We can’t deny that the internet is a big part of our daily lives these days. We use it to remotely connect with our loved ones, send a business email, go on social media, watch movies, shop online, store important documents in the cloud, catch up on business meetings or classes. live, do some research and the list goes on.
It has transformed and revolutionized communication. We use the internet in almost everything we do. Information technologies have brought about fundamental changes in our society, including business, government, healthcare and education.
We currently use WiFi technology that is independent of radio frequencies and routers.
Imagine a world where every light connects you to the internet. This is what LiFi technology is.
What is Li-Fi?
LiFi stands for Light Fidelity. This new technology is a cousin of the popular WiFi that uses a wireless system. The difference is that LiFi transmits an internet signal and data via a light source. WiFi, on the other hand, uses radio signals.
It is bi-directional and offers extraordinarily advanced benefits. Compared to WiFi, LiFi is cheaper, faster and more secure. It can multiply bandwidth and speed 100 times faster than our current Wi-Fi technology. While it offers a pretty similar user experience, LiFi uses a light spectrum that we know is faster than radio frequency.
LiFi can work both indoors and outdoors. No antennas, radio circuitry, receivers or routers are needed for it to work.
It also enables secure wireless communication because light cannot travel through walls. Even in the absence of encryption or security features, unlike radio frequency, LiFi is easy to contain and locate.
This technology falls under the huge umbrella of: Visible light communication (VLC).
“The Father of LiFi”
LiFi was pioneered by German physicist/professor Harald Haas from the University of Edinburgh, which has been called the ‘father of LiFi’. The origins of VLC go back to Graham Bell’s Photophone in 1880. Haas coined the term LiFi and described a future where billions of light bulbs could become wireless hotspots for everyone.
He believes that in the future we can have a safer, faster and more secure connection that depends only on incandescent light bulbs deployed around the world. No more radio frequency dependent connection and the costs are also lower.
How exactly does LiFi work?
While LiFi is still under research and development, it works just like the currently prevalent Wi-Fi technology minus the use of radio waves to transmit information. It is new and promising with the aim of providing both above-ground lighting and internet connectivity.
LiFi uses visible light to transfer data. Visible Light Communication (VLC) system aids in the transmission.
There are two qualifying components of VLC and that includes at least one device with a photodiode for receiving light signals and a light source. The light source must have a signal processing unit for signal transmission.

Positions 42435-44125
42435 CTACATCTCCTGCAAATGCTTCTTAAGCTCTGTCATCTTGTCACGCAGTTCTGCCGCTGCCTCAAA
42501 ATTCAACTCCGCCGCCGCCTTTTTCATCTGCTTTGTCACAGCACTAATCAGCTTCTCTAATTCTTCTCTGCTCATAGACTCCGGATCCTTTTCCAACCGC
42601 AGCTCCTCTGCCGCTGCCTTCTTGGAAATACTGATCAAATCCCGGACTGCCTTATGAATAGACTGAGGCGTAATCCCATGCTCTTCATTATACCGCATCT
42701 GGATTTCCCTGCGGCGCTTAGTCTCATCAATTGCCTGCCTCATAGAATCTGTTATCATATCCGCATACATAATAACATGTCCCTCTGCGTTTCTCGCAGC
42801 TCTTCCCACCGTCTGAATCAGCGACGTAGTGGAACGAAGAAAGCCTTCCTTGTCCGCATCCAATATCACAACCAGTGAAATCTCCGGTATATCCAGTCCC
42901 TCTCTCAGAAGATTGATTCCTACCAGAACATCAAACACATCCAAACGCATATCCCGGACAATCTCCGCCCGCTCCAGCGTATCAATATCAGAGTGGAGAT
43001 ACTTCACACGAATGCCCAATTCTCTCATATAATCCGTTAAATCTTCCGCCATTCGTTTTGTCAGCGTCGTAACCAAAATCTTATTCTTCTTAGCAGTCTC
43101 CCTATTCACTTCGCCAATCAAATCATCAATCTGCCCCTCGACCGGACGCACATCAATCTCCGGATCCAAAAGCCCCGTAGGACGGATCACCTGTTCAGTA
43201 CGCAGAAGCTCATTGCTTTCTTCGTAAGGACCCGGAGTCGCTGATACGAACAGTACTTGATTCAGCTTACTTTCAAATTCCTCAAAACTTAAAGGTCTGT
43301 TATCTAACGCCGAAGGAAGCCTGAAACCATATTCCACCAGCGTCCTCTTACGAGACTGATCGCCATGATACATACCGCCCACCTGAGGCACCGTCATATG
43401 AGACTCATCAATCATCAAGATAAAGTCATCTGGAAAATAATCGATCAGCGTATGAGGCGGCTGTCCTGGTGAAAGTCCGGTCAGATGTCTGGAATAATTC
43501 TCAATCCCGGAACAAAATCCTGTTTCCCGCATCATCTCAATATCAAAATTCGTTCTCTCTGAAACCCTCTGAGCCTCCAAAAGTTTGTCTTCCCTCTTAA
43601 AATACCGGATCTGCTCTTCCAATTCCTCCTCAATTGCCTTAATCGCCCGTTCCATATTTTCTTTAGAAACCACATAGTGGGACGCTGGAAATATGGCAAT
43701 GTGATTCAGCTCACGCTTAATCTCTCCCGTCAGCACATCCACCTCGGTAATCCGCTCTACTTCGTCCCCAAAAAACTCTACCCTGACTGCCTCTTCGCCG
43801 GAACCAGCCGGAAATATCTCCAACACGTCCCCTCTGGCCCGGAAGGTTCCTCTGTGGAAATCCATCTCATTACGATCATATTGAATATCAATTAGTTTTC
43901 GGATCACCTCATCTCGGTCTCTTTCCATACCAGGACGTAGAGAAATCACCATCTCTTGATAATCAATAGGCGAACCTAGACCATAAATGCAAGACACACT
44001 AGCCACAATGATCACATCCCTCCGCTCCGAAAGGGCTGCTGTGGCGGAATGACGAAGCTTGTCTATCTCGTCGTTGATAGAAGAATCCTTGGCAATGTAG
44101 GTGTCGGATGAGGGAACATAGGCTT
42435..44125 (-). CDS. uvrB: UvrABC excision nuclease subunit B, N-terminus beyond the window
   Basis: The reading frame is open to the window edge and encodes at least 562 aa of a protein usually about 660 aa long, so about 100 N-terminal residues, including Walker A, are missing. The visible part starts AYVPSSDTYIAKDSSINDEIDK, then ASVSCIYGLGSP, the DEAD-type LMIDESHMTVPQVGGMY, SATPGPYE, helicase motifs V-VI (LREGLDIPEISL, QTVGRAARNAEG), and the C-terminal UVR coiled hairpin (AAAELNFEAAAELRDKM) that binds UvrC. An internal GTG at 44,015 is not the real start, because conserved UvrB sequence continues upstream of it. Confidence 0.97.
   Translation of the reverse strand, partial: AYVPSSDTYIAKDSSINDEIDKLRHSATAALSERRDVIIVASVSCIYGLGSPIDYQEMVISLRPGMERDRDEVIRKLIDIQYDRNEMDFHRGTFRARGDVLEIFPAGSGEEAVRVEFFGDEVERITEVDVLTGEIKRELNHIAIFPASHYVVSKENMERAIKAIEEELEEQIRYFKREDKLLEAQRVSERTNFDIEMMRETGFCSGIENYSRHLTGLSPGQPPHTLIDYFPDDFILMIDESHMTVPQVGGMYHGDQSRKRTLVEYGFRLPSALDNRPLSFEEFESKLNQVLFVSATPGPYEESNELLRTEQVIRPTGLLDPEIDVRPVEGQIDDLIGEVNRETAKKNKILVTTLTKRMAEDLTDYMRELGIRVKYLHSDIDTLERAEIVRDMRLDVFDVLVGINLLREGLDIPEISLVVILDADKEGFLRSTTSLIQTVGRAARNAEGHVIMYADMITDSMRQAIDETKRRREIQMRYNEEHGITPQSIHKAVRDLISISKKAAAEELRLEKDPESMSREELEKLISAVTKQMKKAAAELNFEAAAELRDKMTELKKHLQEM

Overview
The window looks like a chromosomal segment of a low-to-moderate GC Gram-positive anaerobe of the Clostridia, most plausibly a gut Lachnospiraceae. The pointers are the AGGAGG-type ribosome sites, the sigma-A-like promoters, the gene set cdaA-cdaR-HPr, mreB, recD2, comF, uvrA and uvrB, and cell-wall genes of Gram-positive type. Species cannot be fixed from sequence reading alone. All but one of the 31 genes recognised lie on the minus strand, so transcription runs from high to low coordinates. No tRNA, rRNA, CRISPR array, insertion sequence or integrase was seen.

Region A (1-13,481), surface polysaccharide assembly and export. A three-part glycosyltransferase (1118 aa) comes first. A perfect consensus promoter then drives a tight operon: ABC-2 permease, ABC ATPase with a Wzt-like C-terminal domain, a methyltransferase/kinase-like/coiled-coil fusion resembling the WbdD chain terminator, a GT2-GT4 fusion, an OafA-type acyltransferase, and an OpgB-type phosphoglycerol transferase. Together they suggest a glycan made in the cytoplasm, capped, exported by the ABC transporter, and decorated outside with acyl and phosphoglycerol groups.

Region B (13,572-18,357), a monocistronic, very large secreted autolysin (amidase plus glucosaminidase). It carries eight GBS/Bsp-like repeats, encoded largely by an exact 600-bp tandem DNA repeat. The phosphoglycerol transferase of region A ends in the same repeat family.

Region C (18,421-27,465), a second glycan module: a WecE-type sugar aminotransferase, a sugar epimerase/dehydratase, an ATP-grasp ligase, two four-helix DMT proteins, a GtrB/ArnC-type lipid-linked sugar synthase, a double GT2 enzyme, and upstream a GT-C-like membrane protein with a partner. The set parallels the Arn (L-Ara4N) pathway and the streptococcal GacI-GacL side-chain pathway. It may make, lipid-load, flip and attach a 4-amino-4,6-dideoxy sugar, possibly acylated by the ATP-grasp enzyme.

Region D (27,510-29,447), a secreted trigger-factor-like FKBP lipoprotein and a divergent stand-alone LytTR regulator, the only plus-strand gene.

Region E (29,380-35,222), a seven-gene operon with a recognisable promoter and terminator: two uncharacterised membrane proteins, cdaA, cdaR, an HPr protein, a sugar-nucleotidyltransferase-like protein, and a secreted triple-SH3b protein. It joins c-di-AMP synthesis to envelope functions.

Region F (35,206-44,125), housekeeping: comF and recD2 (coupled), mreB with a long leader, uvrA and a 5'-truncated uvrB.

It can be a fluorescent light or a LED-lighting. However, LED is the most optimal and efficient VLC light source.
High light outputs are required for a robust system and LED can provide these. It also acts as a semiconductor which can amplify the intensity. It can emit light in a very narrow band of wavelengths.
The device has a receiver that receives light signals and a transmitter sends these signals back to the light source or lamp with infrared light.
It can even work with car lights, televisions and street lights.
During the day when natural light comes in, we usually turn off our lights, but LiFi bulbs can be scaled down to appear to the human eye, but they are still on and working.
The benefits of the new LiFi technology
LiFi is ready to compete with Wi-Fi and also has many advantages.
efficiency. Because LiFi works on a visible light source, data transmission is very accessible everywhere. Homes and offices are already lit with LED lamps, which means that LiFi is not only cost effective, but also energy efficient. It is also simple and inexpensive to implement.
Safety. Unlike Wi-Fi which uses radio frequency, light cannot travel through the walls, which means that the data transfer cannot be easily interrupted. It cannot pass through opaque structures and is only available to users in a room or building.
Connections that rely on radio waves are very sensitive to sniffing, electromagnetic interference or power attacks.
High speed. One of the most essential goals of LiFi innovation is the ability to transmit information at high speeds. The light range has a transmission capacity that is several times greater than the radio range.
Radio frequency spectrum saving. The LiFi technology uses an optical spectrum, avoiding the already oversaturated RF spectrum. The traffic for wireless connections is constantly increasing and since Wi-Fi relies on radio frequency for data transmission, we can only expect interference and the speed will most likely suffer. LiFi can maintain connection speed despite high density transmission.